Tag Archives: WesternRedcedar

The Kennewick Cedar

“I think we’ve got something here!” I turned abruptly, just in time to see Chris clambering swiftly up the steep gully we were crossing. From my vantage point, I had no idea what he was talking about, but I knew he was absolutely serious. I followed along, and as he disappeared from sight into the brush, suddenly his source of excitement became obvious. There, on the south bank of the gully, was one of the most impressive Western Red Cedars I have seen, before or since! Continue reading The Kennewick Cedar

North Shore Boys Storm the South Needle

It was, of all things, a chance encounter. He had read several of my trip reports, posted on a hiking forum, on relatively obscure pursuits in the North Shore Mountains, and simply sent me a message. At first I was not even certain I’d answer, as I’m given to solo pursuits, but for whatever reason I did. That was in late May of 2004, and it likely marked a distinct change in the course of both of our lives. That was how I met Doug, who has become my regular partner in crime on so many of my most enjoyable trips, and one of my closest friends. Continue reading North Shore Boys Storm the South Needle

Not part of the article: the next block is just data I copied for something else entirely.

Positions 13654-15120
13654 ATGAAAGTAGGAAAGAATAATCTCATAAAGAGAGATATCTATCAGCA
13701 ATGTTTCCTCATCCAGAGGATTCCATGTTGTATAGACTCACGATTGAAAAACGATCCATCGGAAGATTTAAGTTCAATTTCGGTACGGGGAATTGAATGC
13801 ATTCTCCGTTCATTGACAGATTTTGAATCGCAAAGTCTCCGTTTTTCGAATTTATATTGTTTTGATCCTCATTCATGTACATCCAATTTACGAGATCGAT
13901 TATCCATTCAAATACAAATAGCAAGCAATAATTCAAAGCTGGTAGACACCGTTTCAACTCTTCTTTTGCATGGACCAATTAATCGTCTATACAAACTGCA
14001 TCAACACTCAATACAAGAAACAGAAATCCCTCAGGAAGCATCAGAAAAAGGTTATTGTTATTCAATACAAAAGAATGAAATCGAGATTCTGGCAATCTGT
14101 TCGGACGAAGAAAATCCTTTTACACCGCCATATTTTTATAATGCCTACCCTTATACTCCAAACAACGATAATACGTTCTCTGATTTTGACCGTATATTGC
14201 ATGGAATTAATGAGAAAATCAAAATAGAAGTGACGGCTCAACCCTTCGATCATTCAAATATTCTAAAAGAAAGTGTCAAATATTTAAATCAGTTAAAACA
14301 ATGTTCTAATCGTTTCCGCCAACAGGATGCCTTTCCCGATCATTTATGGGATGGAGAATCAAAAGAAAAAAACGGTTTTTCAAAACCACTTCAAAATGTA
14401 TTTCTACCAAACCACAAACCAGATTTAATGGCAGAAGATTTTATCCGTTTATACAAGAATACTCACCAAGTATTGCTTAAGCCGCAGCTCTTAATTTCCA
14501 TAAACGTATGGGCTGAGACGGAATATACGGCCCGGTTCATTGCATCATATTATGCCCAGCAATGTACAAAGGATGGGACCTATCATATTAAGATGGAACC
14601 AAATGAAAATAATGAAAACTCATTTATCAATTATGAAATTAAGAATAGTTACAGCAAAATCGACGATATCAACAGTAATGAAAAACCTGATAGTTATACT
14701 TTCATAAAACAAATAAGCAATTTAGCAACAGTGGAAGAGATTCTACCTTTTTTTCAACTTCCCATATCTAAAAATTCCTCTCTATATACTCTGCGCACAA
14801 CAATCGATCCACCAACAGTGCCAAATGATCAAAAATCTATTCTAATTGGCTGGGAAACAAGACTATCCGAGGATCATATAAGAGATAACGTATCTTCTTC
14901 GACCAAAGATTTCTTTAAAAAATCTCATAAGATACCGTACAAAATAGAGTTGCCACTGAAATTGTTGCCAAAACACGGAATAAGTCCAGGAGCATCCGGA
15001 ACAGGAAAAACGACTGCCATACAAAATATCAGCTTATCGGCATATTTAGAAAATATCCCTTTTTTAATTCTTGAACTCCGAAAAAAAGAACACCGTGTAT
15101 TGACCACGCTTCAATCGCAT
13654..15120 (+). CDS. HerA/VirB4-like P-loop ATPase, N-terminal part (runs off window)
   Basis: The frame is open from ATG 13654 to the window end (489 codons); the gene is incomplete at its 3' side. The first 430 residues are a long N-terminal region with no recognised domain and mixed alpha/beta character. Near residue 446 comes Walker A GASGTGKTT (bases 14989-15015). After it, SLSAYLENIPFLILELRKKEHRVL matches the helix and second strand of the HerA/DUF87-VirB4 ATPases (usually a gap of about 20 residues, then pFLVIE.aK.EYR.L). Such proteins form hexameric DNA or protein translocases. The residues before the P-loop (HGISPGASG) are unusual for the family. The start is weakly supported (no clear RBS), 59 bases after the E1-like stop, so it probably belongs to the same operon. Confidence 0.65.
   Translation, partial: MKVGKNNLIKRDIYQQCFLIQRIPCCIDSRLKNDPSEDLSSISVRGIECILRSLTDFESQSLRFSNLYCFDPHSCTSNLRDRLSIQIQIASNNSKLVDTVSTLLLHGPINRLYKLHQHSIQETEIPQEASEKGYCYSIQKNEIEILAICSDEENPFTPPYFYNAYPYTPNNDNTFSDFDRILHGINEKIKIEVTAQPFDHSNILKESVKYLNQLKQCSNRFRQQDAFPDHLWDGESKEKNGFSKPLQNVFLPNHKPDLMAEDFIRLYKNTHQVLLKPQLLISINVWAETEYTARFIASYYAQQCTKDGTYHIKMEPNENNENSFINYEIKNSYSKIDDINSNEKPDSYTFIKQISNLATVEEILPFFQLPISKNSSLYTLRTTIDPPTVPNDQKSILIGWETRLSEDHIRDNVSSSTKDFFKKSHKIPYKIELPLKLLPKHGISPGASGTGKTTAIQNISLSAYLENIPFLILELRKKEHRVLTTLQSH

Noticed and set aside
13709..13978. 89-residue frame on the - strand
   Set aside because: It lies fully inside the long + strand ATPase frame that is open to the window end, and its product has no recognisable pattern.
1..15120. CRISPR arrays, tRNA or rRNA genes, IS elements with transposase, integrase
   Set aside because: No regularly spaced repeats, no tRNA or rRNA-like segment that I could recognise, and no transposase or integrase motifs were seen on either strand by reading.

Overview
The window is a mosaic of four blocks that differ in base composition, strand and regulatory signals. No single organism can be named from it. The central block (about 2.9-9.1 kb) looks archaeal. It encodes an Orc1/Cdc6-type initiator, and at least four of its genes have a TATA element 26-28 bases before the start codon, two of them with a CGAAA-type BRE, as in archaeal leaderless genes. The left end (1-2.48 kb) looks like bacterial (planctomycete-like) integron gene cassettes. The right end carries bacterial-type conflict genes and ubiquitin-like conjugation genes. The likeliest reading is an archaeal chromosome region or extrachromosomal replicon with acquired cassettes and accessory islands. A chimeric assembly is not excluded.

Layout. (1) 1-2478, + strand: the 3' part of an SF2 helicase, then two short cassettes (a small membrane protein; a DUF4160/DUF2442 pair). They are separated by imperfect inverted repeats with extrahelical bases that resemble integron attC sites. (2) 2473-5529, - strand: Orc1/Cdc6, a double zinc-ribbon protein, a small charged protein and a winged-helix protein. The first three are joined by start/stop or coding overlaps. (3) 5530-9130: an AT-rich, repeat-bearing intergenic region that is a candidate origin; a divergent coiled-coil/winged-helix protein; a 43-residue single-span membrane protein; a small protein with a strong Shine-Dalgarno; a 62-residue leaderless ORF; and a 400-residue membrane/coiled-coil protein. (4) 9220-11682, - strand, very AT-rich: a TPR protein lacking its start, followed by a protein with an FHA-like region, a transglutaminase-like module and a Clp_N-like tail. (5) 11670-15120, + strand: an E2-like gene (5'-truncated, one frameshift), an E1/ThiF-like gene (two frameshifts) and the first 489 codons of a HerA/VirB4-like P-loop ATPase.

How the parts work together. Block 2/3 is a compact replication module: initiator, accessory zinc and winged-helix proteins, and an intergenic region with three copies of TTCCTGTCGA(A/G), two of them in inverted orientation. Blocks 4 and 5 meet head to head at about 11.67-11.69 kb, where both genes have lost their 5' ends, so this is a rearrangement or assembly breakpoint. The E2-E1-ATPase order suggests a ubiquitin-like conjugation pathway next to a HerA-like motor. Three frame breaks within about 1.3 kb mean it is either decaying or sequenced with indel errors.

The Saga of the Red Creek Fir, Part 3 of 3

Time now for the conclusion of this chronicle. The sundial had moved forward yet another year. It was now May of 2009, and no doubt you’ve guessed by now that we were once again chilling at the Horseshoe Bay Ferry Terminal. It was way too early to be drinking anything but coffee, but it was another bluebird day, and this time we were going to find that tree, right? The Simpsons imitations were flowing freely, and I was doing my best Troy McClure ( credit here to The Simpsons, all rights reserved, and the late, great Phil Hartman )… Continue reading The Saga of the Red Creek Fir, Part 3 of 3

In Search of the Eagles Nest Grove

It was May of 2004, and I found myself biking up the Eastside Road in the Lower Seymour Conservation Reserve, a favourite destination of mine. Early last century, this valley was home to magnificent stands of old growth forest. Now, though much has been lost, the area’s timber is  protected for future generations to enjoy. That day, I was in search of the auspiciously named Eagles Nest Grove. Continue reading In Search of the Eagles Nest Grove